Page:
2020 Site Redesign
Writing a brief
Been a little longer than I said it would hasn't it?! Never mind...
I always start a new project by roughing out a brief of some kind. It's never too long and detailed as I like to be able to take advantage of the serendipitous discoveries I make along the way, but there needs to be some approximate objectives. I find that stating the requirements, examining the shareholders of the project and perhaps identifying some constraints or possible issues early are all that's needed. Once I get started I tend to use Basecamp's Shape Up process to build each feature or requirement. This provides enough information that I can get started quickly without wasting time on plans that never get referred to again.
- Post articles I'd obviously like to be able to write. This will be longform writing as well as shorter thoughts. No "hot takes" though; I promise!
- Post 'photosets' I don't use Instagram anymore so I'd like a place to share my photography. I'm a big proponent of using photography to tell stories (as opposed to single "bangers" that look great on the 'gram but are otherwise meaningless) so I'll be looking to post groups of photos with some supporting copy and metadata to provide more context to the images.
- Going with the grain of the web This will mean using proper, semantic HTML markup with all the attributes required to be a11y and SEO friendly. Using HTML for markup, CSS for styling and JS only where necessary. A bonus of this approach is that it should be fast and work well for years without suffering web-rot.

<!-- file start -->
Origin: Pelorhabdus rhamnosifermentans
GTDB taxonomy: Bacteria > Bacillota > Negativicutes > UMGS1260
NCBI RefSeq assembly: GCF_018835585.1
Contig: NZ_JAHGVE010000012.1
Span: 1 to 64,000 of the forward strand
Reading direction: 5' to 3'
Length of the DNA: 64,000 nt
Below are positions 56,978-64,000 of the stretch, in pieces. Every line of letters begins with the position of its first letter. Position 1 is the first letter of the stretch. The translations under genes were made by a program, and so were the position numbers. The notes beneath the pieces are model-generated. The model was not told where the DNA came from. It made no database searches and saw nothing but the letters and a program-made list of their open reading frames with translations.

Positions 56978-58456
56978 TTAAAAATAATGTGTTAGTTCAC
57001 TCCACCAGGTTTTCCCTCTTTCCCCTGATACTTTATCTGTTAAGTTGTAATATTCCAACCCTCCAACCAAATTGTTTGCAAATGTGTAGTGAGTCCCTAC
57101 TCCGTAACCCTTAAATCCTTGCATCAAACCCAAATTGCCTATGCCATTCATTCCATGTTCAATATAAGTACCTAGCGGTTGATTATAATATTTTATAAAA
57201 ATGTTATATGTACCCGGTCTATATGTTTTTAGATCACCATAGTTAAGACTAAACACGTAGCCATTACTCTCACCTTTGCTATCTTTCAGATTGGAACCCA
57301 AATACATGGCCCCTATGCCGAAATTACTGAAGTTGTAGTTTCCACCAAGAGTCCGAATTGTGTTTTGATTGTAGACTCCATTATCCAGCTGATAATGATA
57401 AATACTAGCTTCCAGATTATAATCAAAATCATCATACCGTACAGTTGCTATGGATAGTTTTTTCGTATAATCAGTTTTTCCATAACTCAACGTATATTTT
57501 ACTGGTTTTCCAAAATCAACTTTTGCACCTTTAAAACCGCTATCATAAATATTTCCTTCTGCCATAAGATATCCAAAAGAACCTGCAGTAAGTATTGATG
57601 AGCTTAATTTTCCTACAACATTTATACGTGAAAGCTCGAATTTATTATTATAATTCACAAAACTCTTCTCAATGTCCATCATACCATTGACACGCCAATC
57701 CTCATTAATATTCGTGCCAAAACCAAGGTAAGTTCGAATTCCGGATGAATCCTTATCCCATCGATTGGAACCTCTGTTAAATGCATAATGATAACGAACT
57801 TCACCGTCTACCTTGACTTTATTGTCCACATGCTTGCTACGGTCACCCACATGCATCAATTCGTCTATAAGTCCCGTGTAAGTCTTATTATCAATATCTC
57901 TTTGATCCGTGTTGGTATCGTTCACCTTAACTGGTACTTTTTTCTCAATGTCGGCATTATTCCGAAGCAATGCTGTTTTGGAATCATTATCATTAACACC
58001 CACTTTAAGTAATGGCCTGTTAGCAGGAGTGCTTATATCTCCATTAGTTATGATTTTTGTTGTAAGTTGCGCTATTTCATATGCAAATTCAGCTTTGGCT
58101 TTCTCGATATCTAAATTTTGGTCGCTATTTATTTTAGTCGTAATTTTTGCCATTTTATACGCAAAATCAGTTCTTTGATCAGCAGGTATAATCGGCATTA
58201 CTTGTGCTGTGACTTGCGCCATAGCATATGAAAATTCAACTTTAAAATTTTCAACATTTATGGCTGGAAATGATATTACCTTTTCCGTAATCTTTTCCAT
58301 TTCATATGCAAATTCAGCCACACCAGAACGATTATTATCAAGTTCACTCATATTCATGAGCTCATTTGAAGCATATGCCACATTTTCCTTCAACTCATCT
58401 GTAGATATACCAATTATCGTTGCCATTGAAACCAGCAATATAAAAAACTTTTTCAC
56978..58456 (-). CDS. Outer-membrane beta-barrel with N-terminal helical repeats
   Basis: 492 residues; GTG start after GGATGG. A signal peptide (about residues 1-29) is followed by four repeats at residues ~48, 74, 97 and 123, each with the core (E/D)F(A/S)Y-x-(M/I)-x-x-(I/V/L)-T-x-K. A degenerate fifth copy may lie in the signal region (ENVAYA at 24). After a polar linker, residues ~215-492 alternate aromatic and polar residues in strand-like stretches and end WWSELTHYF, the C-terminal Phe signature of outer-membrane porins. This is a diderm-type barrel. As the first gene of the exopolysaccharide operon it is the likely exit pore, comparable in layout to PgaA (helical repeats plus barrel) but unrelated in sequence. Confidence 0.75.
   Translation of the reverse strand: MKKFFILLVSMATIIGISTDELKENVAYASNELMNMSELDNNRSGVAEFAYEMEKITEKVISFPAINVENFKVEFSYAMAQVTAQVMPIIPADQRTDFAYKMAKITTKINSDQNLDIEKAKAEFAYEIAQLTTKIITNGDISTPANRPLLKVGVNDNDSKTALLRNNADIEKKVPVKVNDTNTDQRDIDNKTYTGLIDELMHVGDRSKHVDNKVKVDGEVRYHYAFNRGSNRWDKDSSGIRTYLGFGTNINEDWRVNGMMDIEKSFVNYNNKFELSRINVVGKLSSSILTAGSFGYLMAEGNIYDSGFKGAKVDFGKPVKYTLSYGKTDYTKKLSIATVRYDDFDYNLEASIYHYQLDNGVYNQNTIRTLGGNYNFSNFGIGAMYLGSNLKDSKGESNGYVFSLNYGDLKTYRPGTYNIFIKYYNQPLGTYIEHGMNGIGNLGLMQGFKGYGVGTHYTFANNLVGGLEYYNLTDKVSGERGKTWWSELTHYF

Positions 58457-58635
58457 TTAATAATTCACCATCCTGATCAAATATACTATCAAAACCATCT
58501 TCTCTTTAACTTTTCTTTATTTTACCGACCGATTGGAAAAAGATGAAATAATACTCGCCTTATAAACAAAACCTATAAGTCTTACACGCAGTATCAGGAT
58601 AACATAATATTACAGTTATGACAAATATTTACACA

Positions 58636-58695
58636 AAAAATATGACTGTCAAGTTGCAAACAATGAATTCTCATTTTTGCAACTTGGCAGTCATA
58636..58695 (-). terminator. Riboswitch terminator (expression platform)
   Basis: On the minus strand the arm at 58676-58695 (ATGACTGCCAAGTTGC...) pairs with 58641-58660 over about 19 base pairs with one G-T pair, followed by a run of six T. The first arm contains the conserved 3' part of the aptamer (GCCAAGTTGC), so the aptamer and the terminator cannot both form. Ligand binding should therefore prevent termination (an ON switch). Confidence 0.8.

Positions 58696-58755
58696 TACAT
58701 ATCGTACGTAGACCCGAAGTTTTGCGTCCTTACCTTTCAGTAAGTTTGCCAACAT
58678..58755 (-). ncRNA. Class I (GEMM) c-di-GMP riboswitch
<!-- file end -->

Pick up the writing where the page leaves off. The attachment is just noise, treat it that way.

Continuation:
- Static pages For the defacto "about" and "work" pages.
- Lists I'd like to experiment with public watching/reading/listening lists. Something that also occured to me was consolidating the hundreds of browser bookmarks that I don't really look at (even though I saved these pages for a reason, so should!) into a public reference on different topics.
- HTML caching Static sites are great...until they aren't. I can get pretty far with my likely web stack of choice (more on that later) but adding full HTML caching will take a lot of load off the application if I ever get a spike in traffic.
- RSS & JSON feeds I'm ashamed to say that my site has never had either. Something I'd like to rectify
- Private posts Again to navigate around my avoidance of social media, perhaps some posts of family adventures and the like which only select people can view. Will require a lot of work relative to the results so may ultimately end up on the never-ending back burner.